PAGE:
"We wanted to start early, and we did a good job of that," Riley said. "Every time we've been at home, when the defense gives up three points, we'd better win the game."

Riley was also looking for true freshman Keenan Allen early and often, hitting the 6-foot-3, 210-pounder a career-high six times for 40 yards. Allen also gashed the Sun Devils on their only kickoff of the first half, taking the ball from his own 11 out to the 50, and in the second half nearly ripped off a 97-yard kickoff return for a touchdown, before it was called back to the ASU 36 on a penalty. Still, that 61-yard take back was a career-long for Allen, and the longest by a Bear this season. His first kick return went for 39 yards-the third longest by a Cal player this season.

Allen piled up 140 all-purpose yards on the day on nine touches (six catches, one rush and two kick returns), his second-highest total since the season-opener against UC Davis, when he posted 176.

"What we did early on was, we ran screen plays," said junior wide receiver Marvin Jones. "We ran a lot of screen plays, because their corners were off, so we attacked them with the screen plays, which made them stay honest. The big-play potential was there. It was available because the safeties and the corners would squat, and we knew going into the game that they like to rally up to short passes, so the deep threat was there."

Showing off Allen's big-play ability early opened up the rest of the offense as Cal progressed, especially for Jones, who caught a 52-yard scoring strike in the second quarter.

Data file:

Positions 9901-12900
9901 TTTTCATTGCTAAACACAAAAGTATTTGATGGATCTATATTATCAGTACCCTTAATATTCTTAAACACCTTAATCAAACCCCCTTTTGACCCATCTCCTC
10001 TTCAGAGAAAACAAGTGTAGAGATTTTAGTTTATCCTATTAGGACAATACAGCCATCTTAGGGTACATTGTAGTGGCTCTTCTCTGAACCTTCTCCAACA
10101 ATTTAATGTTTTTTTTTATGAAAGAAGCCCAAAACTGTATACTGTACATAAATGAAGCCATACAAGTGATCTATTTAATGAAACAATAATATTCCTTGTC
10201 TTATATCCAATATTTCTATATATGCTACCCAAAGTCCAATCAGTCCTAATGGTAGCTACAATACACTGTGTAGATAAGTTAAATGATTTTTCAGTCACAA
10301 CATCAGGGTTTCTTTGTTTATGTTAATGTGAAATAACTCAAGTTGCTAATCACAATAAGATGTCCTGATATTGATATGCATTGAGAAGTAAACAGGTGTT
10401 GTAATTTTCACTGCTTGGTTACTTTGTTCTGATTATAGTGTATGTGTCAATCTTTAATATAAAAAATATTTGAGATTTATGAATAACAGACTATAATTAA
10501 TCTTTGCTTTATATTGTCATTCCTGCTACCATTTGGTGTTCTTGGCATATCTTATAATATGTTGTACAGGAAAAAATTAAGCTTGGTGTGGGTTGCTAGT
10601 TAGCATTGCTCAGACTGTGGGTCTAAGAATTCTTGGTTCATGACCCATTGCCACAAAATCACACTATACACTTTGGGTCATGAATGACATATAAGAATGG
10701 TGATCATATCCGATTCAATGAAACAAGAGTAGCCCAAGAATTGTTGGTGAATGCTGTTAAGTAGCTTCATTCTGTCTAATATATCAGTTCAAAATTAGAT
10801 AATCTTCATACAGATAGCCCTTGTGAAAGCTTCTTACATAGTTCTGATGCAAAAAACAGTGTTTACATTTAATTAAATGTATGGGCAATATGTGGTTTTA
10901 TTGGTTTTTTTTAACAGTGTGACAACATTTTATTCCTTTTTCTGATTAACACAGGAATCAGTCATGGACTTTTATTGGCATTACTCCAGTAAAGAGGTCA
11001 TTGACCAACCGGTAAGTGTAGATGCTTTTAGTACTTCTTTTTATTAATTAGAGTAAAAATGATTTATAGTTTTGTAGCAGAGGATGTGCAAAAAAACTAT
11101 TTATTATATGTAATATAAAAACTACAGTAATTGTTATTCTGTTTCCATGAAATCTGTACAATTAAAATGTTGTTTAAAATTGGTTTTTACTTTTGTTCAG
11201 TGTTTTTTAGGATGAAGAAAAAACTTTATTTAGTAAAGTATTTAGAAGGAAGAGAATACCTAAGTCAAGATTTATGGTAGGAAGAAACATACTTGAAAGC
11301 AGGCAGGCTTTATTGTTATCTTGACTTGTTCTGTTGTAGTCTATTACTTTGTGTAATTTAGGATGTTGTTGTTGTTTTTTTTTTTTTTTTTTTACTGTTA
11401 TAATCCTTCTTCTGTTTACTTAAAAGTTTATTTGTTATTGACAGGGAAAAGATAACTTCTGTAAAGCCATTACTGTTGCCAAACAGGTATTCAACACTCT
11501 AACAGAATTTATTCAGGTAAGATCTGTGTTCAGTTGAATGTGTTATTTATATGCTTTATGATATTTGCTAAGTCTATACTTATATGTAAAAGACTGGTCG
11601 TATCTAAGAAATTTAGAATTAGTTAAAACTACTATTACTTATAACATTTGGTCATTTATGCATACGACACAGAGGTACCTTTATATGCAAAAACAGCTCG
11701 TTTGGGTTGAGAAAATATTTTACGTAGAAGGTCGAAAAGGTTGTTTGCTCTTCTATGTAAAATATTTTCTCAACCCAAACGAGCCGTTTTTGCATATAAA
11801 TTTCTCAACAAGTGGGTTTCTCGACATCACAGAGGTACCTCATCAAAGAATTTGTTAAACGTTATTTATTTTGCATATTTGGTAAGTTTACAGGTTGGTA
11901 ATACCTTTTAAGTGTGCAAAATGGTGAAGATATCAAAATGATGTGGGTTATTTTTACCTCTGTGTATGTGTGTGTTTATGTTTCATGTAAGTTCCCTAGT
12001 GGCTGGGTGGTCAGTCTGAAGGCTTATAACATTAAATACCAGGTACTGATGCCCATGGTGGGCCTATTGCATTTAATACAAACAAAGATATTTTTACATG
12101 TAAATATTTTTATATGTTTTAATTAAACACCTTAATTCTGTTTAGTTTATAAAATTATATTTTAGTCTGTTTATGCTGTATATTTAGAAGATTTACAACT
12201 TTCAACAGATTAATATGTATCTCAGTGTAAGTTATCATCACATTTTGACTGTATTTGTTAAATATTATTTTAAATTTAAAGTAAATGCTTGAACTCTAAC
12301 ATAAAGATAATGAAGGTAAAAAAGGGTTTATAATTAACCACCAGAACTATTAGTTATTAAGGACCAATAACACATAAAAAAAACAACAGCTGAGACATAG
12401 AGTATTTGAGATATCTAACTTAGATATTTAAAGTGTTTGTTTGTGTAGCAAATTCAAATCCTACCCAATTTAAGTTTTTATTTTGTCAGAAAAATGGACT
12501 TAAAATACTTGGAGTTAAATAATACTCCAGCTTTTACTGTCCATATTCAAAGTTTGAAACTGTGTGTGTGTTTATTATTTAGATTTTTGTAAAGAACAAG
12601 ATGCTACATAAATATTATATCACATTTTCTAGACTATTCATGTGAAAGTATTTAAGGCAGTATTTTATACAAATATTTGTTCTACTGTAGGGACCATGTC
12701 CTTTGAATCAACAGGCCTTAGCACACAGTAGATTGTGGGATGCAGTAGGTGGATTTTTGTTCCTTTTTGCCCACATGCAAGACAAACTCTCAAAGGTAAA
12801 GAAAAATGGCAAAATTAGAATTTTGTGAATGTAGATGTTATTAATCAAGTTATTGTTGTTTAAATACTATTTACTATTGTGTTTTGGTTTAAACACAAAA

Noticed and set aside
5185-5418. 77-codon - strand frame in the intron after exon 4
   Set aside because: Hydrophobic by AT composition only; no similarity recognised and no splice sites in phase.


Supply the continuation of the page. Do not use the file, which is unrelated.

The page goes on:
"It was one of our main play-action plays, a kind of three-level stretch," Riley said. "The safety came down with the play action, he had a one-on-one with the corner, and if you get that opportunity, you take that shot, and Marv made a good adjustment and got in the end zone. Any time you look at Marv, the past two years, when you throw the ball downfield and he's got a one-on-one, there's a good chance that he's going to make a play."

Despite that highlight-reel catch, Jones was more concerned with the touchdown that wasn't, when he made a spectacular one-handed grab in the waning moments of the first half, but was ruled to have just barely come down out of bounds on the replay.

"I definitely don't appreciate the one that wasn't a touchdown," Jones laughed. "But, you know, it comes and goes. The touchdown catch was a nice pitch-and-catch."

Despite the gloomy and damp weather, the Bears' receivers showed off some stick-um hands, hauling in passes through traffic-including a thread-the-needle TD pass from Riley through three defenders and into Allen's waiting paws.

"It was a really tight window, I can tell you that," Riley laughed about his scoring toss to Allen. "When I threw it, I was like, 'whoof, get in!' We practice that play, and it's the same play we scored on against Colorado, but Keenan kind of got pushed a little left, but the corner stayed on that fullback and there was a window there, and you just got to throw it in his chest, and it worked out."

Riley's wideouts also made several big plays while leaping high into the air, something in which Jones seemed to specialize. Jones posted his third career 100-yard receiving game, catching four balls for 110 yards and a score. Two of his catches were highlight-reel grabs of more than 40 yards apiece.

"Marv adjusted to some balls and made some great plays, and that's just what he does," Riley said of Jones, who dropped two crucial passes last week in Los Angeles. "He was a little upset about the game last week, and he responded well."

Riley was 19-of-28 on the day for 240 yards and two scoring strikes, and was at his best on the hurry-up drive at the end of the first half, when he went 6-of-8 for 55 yards, nearly finding Jones for a touchdown in the back left corner of the end zone, before the play was called back on a review.